In Ford Motor Credit Company v. Calandra, — A.3d —-, 2011 WL 2566076 (N.J.Super.A.D. 2011), the New Jersey Court affirmed summary judgment in favor of a vehicle finance company on a class action claim alleging that the finance company could not treat defaulting lessors different from non-defaulting lessors by charging disposition charges in connection with selling a leased vehicle in an involuntary termination situation.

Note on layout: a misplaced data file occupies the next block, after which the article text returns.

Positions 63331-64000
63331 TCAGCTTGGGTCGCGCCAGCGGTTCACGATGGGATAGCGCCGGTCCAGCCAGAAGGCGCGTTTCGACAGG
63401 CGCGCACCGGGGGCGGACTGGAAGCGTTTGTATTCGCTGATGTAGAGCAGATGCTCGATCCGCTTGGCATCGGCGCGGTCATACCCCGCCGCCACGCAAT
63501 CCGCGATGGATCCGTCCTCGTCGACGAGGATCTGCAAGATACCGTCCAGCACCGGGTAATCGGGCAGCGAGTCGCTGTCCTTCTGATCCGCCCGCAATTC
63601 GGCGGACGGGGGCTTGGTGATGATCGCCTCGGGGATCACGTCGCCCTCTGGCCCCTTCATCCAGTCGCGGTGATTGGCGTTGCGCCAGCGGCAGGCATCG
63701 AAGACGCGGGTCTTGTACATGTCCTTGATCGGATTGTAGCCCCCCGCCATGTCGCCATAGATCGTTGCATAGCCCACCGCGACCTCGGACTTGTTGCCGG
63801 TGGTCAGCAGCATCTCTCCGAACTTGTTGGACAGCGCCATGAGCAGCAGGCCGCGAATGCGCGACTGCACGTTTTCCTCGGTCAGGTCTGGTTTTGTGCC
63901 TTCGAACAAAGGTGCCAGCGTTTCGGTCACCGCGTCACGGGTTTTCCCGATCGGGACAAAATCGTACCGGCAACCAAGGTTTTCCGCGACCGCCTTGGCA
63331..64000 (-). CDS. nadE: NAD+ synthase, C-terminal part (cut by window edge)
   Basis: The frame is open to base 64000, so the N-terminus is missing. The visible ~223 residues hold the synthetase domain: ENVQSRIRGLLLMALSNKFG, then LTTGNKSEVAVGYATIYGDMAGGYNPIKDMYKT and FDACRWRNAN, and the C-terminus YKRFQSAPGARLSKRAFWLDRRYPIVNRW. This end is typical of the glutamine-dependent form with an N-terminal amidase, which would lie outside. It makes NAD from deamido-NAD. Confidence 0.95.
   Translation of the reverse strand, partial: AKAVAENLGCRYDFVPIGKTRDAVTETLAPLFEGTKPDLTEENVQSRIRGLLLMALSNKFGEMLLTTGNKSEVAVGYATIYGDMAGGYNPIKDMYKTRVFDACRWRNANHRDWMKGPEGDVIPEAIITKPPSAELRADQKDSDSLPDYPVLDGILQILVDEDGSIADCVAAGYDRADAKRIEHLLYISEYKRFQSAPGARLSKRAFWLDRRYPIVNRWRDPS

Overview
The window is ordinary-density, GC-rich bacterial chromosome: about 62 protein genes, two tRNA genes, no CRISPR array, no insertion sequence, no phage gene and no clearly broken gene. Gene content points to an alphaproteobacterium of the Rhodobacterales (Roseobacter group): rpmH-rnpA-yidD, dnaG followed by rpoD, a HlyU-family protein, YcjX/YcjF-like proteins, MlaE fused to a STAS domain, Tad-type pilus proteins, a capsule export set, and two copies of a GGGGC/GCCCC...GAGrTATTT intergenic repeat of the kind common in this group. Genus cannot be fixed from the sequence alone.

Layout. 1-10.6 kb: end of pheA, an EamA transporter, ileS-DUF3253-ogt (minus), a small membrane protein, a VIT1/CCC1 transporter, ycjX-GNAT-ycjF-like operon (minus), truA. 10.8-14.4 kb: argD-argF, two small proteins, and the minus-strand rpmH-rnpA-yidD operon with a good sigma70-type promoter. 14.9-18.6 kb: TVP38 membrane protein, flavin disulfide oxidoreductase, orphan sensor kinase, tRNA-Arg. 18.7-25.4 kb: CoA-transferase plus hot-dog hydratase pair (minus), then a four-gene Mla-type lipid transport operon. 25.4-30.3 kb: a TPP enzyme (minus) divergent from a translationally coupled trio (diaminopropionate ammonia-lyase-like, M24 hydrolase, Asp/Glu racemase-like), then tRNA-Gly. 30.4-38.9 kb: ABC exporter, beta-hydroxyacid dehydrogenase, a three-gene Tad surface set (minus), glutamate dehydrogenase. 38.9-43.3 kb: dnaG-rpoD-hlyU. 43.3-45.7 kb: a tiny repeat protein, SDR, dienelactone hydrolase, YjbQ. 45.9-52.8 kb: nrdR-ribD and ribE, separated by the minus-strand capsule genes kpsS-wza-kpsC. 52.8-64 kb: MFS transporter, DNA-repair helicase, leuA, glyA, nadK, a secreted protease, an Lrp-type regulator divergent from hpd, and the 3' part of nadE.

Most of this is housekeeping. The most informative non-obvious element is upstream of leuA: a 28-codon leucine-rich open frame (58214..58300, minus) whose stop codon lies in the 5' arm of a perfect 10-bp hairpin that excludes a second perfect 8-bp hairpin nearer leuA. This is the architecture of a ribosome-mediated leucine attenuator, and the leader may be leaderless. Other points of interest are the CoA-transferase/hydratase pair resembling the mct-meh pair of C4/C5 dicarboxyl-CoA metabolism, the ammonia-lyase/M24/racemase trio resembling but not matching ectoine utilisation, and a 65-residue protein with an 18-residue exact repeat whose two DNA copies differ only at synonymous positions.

Further, the implementing regulations expressly contemplate the imposition of “disposition charges” at the termination of a lease. Pursuant to 15 U.S.C.A. § 1667f, the Federal Reserve Board has issued regulations, referred to as “Regulation M,” 12 C.F.R. Part 213. The Federal Reserve Board’s official staff commentary to Regulation M states that the “regulation does not preclude a lessor from recovering other charges from the lessee at the end of the lease term. Examples of such charges include: i. Disposition charges[,] ii. Excess mileage charges[,] and iii. Late payment and default charges.” 12 C.F.R. Part 213, Supp. I § 213.4(m)(2)–3.    Calandra’s assertion that a lessor may not treat a defaulting lessee differently than a lessee who fully performs his or her obligation is unsupported by the law. Simply because a lessor incurs these same costs when a lessee fully performs and returns the vehicle at the end of the lease term does not mean that these costs are not “caused by” a lessor’s default. A lessee who fully performs owes the lessor no further obligation. Once the vehicle is returned by a performing lessee, the lessor can do whatever it desires with the vehicle. In other words, Ford can make a business decision not to pass on the auction charges to a performing lessee. Calandra, however, owed Ford a substantial amount of money when she defaulted, and Ford was forced to sell the vehicle in order to mitigate damages and recover a portion of this debt.    To protect itself in that situation, Ford clearly discloses in paragraph eleven of its contract that in addition to a defaulting lessee being required to return the vehicle to be sold at a public or private sale, such lessee will not only be obligated to pay the difference “between the Unpaid Adjusted Capitalized Cost and the value which could be realized at the sale of the Vehicle[ ] plus [ ] all other amounts then due under this lease” but “must also pay all expenses … payable by [Ford] to obtain, hold and sell the Vehicle….” The additional expenses are simply part of the formula used to calculate the obligation of a defaulting lessee. Ford does not receive more than it is entitled to under the lease. Moreover, it is undisputed that Ford receives no portion of the challenged auction expenses but, rather, they are contractual obligations to third parties.